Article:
Memorial Day is observed in the United States each year on the last Monday in May. Memorial Day dates back to the time after the American Civil War when people wanted a special day to honor and remember and decorate the graves of those who died in that war. It eventually became a day to honor all who gave their lives in military service to our country.
Since tomorrow is Memorial Day, I thought it would be a good time to remember the young service members we came to know on The Waltons who gave the last full measure of devotion. First I’m thinking about “Uncle Ben” and three others who died in World War 1 and were honored with a memory bench in The Hero.
Next I’m thinking of three young men from Waltons Mountain who died in World War 2.
G.W. Haines died in a training accident at Fort Lee.
Curt Willard was killed at Pearl Harbor. (Forget the season 9 episode. That was an imposter).
Tommy Satterfield was killed by a German torpedo enroute to Europe.
I realize that The Waltons is only loosely based on real people and events, and it’s unlikely any of those people actually existed. However, they do represent the many service members who have given their lives in military service. Each of those people had a life story, a family, friends, hopes and dreams, and their lives were cut short. I think it’s important to tell their stories.
”Lest We Forget” as Ben’s bench says:
Edwin Fraley grew up on a farm in eastern Kentucky that had been in his family for over 100 years. His dream was to be a farmer and live out his life on that family farm, but there was a war, and military service came first. Edwin was stationed at Fort Knox and became good friends with another soldier from North Carolina. On the 4th of July 1941, Edwin invited this other soldier to come home with him for the weekend. The soldier met and fell in love with Edwin’s sister that weekend and they were married a year later.
Eventually both Edwin and the other soldier were sent overseas to fight the war in Europe. On New Years Day 1945, Edwin was killed in action in Belgium during the Battle of the Bulge. He was buried in an American cemetery in France, but after the war the family had his body returned to the United States, and he is now buried at Zachary Taylor National Cemetery in Louisville, Kentucky. Edwin was posthumously awarded the Silver Star for gallantry in action. The other soldier was wounded in action and was awarded The Purple Heart, but he lived to come home to his young wife and baby son. That soldier was my father and Edwin’s sister was my mother. If not for my Uncle Edwin, I probably would not be here, because it’s unlikely my parents would have ever met each other.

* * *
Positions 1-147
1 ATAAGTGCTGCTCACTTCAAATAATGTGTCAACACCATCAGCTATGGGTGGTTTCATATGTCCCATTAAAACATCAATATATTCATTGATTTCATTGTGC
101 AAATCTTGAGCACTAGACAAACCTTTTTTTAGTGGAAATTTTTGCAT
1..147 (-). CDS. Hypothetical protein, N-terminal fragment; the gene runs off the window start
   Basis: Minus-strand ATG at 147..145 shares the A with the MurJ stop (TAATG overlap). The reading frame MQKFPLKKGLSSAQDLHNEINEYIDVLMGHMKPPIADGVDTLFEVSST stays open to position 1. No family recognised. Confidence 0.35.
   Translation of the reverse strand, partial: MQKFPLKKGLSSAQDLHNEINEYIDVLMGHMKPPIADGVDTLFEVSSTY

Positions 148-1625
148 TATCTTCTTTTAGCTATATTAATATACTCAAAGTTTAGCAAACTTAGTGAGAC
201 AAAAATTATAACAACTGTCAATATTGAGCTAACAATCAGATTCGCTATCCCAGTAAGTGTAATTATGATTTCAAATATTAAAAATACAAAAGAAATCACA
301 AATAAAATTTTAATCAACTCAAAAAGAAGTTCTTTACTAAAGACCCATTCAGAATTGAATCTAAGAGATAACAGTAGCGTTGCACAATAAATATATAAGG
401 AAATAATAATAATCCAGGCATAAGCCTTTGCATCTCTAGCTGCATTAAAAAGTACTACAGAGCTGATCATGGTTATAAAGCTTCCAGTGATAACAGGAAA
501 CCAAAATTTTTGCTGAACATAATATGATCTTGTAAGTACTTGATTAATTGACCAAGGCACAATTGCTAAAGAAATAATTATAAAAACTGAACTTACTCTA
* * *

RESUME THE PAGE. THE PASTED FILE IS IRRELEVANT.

Do you have a family member, a friend, an acquaintance, a hero from your hometown whose story you’d like to share in this thread?
One of my grandmother's brothers was killed in France around the middle of July in 1944. He was, like Brenda's uncle originally buried in France and returned after the war to be buried in the family cemetery. His name was John Francis (Frank) Vest. Now since my grandmother's father was married twice and was 17 years older than his second wife (my grandmother's mother), my grandmother's oldest half brother served in WW1. He lived until the late 1960's though. His name was Bryan Vest.
WARNING! Some may find this disturbing. (Seriously!)
My maternal grandfather fought in WW1 and was injured in the Battle of Vimy Ridge. Grandpa never talked about it, neither his injury nor the war itself, so I can only guess that Grandpa was on his belly by the nature of his wound, either crawling toward the Germans or gone to ground to avoid enemy fire. I just don't know.
Somehow, Grandpa was shot in the face, beside his nose under his left eye. The bullet shattered the bones and cartilage in his nose before travelling through the roof of his mouth. Most of his teeth were blown out before the bullet passed through his tongue then out the bottom of his jaw, somehow (and luckily) missing his jawbone. The bullet eventually lodged in Grandpa's upper chest.
He was tended to by medics before being shipped to England for treatment, recuperation, and rehabilitation.
I miss my grandfather. He died in 1976 while the Olympics in Montreal were going on. I would have loved to hear him talk about the war but I could understand even back then why he wouldn't or couldn't. Whatever hell he went throughout his life, he went through it alone and in silence.
Post by noplacelikehome on Jun 1, 2021 12:13:30 GMT -5
A little late, but I have a cousin who fought in Vietnam. He was a helicopter pilot. Unfortunately, the helicopter he was piloting (carrying 4 other service members) lost it's rotary blade as it was preparing to land. The helicopter crashed into the mountainside, and all service members were lost. March 15, 1971.
Post by patriciaanne on Jun 1, 2021 20:21:04 GMT -5
Thank you for this thread, Brenda. Someone sent me a photo of a t-shirt they had, which listed the numbers of casualties from each war. Quite sobering. We owe our entire way of life to these courageous people who gave everything they had. ❤️🇺🇸
Revolutionary War: 50,000 War of 1812: 25,000 Mexican-American War: 17,435 Civil War: 646,392 Spanish-American War: 4,068 Filipino Insurrection: 7,126 WW1: 320,518 WW2: 1,076,245 Korean War: 128,650 Vietnam War: 211,454 Gulf War: 1,231 Iraq War: 36,710 War in Afghanistan: 20,904